When Do You Need An Antibiotic?

AHRQ Safety Program for Long-Term Care: HAIs/CAUTI

Taking antibiotics when you don't need them is like leaving the lights on all the time.

Don't Take Antibiotics for Granted
It's easy to see why antibiotics are helpful, and now you know why sometimes you or a family member may not need them. You can help yourself and others by taking antibiotics only when they are needed.

AHRQ Safety Program for Long-Term Care: HAIs/CAUTI
This program supports long-term care facilities in adopting evidence-based practices to reduce catheter-associated urinary tract infections (CAUTI) and other healthcare-associated infections (HAI) and improve their safety culture. Antimicrobial stewardship, or making better choices about when to use antibiotics, is one component of this safety program for long-term care facilities.

The AHRQ Safety Program for Long-Term Care: HAIs/CAUTI is funded by the Agency for Healthcare Research and Quality.

The lights may burn out, leaving you in the dark when you most need them.

If you use antibiotics when you don't need them, they may not work when you get sick.

Adapted from a brochure developed by The Cecil G. Sheps Center for Health Services Research at the University of North Carolina at Chapel Hill.

Resources for You

CDC: http://www.cdc.gov/longtermcare/resident/index.html

FDA: www.fda.gov/Drugs/ResourcesForYou/UCM078484

Antibiotics: Powerful Drugs, But Only When Used for the Right Reasons

Antibiotic drugs are strong medicine that can save lives when used appropriately to treat bacterial infections. Overuse of antibiotics can cause problems for individuals and for the health of the community. It is important for us all that these powerful drugs are used only when they can help, so they will work when we really need them.

Overusing Antibiotics Can Cause Problems

What are possible side effects of antibiotics?

Antibiotics can, in some cases—

  • Cause nausea and vomiting
  • Cause diarrhea, including the kind due to Clostridium difficile, an infection that can lead to severe symptoms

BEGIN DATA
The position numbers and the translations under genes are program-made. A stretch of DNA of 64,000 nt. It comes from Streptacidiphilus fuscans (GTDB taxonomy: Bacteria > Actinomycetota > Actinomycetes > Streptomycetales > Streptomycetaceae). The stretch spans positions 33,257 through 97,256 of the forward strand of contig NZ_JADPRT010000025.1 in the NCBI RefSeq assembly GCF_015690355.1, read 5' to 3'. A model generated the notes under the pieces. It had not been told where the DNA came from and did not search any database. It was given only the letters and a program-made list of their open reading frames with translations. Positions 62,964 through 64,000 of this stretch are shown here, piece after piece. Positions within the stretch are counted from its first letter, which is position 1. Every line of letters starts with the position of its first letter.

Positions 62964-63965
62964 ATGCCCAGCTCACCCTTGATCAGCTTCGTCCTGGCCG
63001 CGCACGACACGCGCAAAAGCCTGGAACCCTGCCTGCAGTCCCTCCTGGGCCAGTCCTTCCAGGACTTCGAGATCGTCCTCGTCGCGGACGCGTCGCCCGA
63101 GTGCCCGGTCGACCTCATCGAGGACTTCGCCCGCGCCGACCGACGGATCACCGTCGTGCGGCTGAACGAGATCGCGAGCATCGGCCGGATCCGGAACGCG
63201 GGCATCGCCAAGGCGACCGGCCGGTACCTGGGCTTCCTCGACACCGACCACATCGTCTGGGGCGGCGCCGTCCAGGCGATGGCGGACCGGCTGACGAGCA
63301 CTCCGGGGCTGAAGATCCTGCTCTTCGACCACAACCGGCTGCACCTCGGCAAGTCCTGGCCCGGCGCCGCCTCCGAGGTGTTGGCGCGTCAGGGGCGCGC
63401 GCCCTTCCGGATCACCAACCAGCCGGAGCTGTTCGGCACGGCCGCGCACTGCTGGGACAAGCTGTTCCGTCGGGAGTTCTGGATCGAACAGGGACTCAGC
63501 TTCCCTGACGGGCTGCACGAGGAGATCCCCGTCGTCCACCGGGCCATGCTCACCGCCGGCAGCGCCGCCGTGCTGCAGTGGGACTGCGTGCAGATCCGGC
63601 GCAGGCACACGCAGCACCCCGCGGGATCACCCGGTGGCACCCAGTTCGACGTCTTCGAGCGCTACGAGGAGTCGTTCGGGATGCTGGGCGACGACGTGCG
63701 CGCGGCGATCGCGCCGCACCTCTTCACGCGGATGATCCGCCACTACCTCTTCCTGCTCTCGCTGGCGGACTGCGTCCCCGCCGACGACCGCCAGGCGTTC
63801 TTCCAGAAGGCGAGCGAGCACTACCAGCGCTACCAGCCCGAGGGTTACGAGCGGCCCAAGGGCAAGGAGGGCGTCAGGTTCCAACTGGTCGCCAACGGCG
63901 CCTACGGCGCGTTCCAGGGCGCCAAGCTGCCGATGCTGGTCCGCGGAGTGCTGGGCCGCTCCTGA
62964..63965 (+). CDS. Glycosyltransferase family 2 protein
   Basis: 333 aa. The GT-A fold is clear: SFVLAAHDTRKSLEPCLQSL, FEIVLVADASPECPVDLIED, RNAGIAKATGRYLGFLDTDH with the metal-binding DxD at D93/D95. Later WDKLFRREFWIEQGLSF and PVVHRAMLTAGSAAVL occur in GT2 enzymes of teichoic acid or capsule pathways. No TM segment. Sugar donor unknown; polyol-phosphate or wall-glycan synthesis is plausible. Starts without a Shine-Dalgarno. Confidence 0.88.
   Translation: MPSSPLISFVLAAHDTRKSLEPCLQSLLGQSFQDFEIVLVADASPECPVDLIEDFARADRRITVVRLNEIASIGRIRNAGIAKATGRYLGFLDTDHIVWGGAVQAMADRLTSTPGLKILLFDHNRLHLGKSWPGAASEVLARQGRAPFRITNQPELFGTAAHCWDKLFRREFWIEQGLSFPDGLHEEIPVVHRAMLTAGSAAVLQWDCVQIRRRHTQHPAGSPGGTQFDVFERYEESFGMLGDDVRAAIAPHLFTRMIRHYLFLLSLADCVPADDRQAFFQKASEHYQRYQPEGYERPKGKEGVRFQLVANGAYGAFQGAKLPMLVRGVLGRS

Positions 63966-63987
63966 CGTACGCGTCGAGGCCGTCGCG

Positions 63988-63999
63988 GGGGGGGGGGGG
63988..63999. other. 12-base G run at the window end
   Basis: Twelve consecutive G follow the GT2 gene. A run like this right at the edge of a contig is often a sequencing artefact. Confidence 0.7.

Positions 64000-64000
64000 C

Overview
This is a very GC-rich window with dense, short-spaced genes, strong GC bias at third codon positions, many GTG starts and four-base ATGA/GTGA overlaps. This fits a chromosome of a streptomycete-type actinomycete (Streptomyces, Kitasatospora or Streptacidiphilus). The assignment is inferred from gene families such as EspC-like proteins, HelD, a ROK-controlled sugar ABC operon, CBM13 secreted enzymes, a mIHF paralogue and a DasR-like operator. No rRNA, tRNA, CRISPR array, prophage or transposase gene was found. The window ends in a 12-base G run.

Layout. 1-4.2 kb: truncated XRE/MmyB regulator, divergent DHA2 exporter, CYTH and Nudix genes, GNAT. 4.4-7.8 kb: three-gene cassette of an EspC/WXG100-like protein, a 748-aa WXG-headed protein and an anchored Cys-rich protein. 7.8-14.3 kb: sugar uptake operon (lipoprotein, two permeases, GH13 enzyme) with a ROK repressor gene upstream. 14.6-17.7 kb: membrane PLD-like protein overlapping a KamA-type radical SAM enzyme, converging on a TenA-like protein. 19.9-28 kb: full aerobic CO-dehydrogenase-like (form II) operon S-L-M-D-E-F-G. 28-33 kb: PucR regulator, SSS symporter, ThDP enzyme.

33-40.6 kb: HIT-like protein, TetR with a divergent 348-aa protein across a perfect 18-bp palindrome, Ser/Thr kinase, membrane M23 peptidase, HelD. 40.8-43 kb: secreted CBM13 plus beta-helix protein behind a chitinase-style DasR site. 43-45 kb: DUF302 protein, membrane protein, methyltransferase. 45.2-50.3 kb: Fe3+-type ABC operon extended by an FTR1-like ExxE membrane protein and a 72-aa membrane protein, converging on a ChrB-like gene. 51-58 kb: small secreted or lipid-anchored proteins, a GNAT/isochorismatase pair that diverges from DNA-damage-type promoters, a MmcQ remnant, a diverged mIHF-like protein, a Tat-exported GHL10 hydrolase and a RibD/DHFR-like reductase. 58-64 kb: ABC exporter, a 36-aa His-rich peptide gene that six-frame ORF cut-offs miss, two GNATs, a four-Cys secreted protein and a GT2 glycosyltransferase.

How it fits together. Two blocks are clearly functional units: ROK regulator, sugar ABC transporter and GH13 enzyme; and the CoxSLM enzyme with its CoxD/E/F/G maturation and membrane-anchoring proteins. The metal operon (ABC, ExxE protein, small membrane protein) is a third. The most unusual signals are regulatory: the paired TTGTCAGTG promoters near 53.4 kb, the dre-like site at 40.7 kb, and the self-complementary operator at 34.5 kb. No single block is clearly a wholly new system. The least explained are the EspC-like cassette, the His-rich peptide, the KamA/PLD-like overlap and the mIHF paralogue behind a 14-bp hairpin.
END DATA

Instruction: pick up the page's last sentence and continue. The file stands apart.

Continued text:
• Cause rash or other allergic reactions
  • Harm your kidneys or other organs
  • Cause bacteria to become resistant to antibiotics

What is "antibiotic resistance"?

Antibiotics are developed to kill germs, but the germs fight back by trying to make themselves immune to the antibiotics. When this happens, the antibiotic no longer kills the germ, and we say that the germ is "resistant" to the antibiotic. The more antibiotics people take, the more chances germs have of becoming resistant. That's why it's best to use an antibiotic only when it's absolutely necessary.

When aren't antibiotics needed?

Antibiotics can help the body fight bacterial infections, but they are not miracle drugs for everything.

They are not helpful when—

  • You have an infection that is caused by a virus (like a cold or the flu).
  • You don't have an infection but instead have some other medical problem (such as anemia).
  • Bacteria are found in a urine culture from a specimen you gave, but you do not have symptoms of infection. Sometimes people can have bacteria in their urine without having an infection.

What should you do?

  • Talk with your doctor or nurse about the benefits and harms of antibiotics.
  • Work with your doctor or nurse to avoid all unnecessary medications.
  • Take all antibiotics as prescribed for as long as they are prescribed.

What shouldn't you do?

  • Don't request an antibiotic when your doctor or other provider says it isn't needed.
  • Don't take an antibiotic for a virus (cold or flu).
Page last reviewed March 2017
Page originally created March 2017
Internet Citation: When Do You Need An Antibiotic?. Content last reviewed March 2017. Agency for Healthcare Research and Quality, Rockville, MD. http://www.ahrq.gov/professionals/quality-patient-safety/quality-resources/tools/cauti-ltc/modules/resources/tools/reduce/antibiotic-brochure.html